As shown in embodiment of
In the embodiment of
In the embodiment of
A body capacitor, 403-1 and 403-2, and body capacitor plate, 405-1 and 405-2, oppose the collector/body region 413-1 and 413-2 on one side of the vertical merged MOS-bipolar capacitor memory gain cells, 401-1 and 401-2. A gate, 419-1 and 419-2, is formed on another side of the vertical merged MOS-bipolar capacitor memory gain cells, 401-1 and 401-2 from the body capacitor, 403-1 and 403-2, and body capacitor plate, 405-1 and 405-2.
Thus, as shown in
In operation, if negative charge or electrons are stored on the body 413-1, then the body will be slightly forward biased and the PMOS transistor 402-1 will be more conductive than normal. Charge is injected on to the floating body 413-1 of the PMOS transistor 402-1 by the N+−P−N vertical bipolar transistor, e.g. 409-1. The NPN transistor 409-1 need not be a high performance device nor have a high current gain. In the various embodiments, the NPN transistor 409-1 can be a basic, high yield structure. Forward bias can be achieved by driving the emitter/sourceline 407 negative and by driving the write data word line 432, connected to the base/source region 411-1, positive to achieve a coincident address at one location. This is illustrated in more detail in the schematic embodiment shown in FIG. 4D. The cell, 401-1, can be erased by driving the drain 415-1 positive and by driving the gate 419-1 negative to forward bias the drain-body p-n junction.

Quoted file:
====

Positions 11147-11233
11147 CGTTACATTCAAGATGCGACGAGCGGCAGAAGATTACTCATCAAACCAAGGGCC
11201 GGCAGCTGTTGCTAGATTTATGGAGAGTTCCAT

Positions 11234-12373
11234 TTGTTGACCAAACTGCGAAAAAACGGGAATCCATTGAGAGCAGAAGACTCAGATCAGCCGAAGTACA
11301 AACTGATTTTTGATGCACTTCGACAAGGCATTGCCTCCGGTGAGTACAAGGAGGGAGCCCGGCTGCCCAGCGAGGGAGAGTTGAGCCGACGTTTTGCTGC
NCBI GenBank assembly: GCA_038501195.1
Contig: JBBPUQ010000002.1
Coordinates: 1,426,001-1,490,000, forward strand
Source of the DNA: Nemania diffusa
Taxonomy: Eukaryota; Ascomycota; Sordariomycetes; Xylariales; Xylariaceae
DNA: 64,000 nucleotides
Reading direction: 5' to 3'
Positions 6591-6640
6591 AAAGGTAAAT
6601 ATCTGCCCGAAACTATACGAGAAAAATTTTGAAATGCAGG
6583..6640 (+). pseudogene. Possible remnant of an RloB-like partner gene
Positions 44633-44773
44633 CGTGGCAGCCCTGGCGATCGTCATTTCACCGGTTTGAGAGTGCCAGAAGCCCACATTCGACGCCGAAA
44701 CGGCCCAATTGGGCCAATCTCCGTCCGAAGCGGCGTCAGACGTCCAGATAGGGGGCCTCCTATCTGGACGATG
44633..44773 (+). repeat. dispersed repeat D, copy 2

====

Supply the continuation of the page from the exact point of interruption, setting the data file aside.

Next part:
It will be appreciated by those skilled in the art that additional circuitry and control signals can be provided, and that the memory device 500 has been simplified to help focus on the invention.
It will be understood that the embodiment shown in
Applications containing the novel memory cell of the present invention as described in this disclosure include electronic systems for use in memory modules, device drivers, power modules, communication modems, processor modules, and application-specific modules, and may include multilayer, multichip modules. Such circuitry can further be a subcomponent of a variety of electronic systems, such as a clock, a television, a cell phone, a personal computer, an automobile, an industrial control system, an aircraft, and others.
Methods of Fabrication
The inventor has previously disclosed a variety of vertical devices and applications employing transistors along the sides of rows or fins etched into bulk silicon or silicon on insulator wafers for devices in array type applications in memories. (See generally, U.S. Pat. Nos. 6,072,209; 6,150,687; 5,936,274 and 6,143,636; 5,973,356 and 6,238,976; 5,991,225 and 6,153,468; 6,124,729; 6,097,065). The present invention uses similar techniques to fabricate the single transistor vertical memory gain cell described herein. Each of the above referenced U.S. Patents is incorporated in full herein by reference.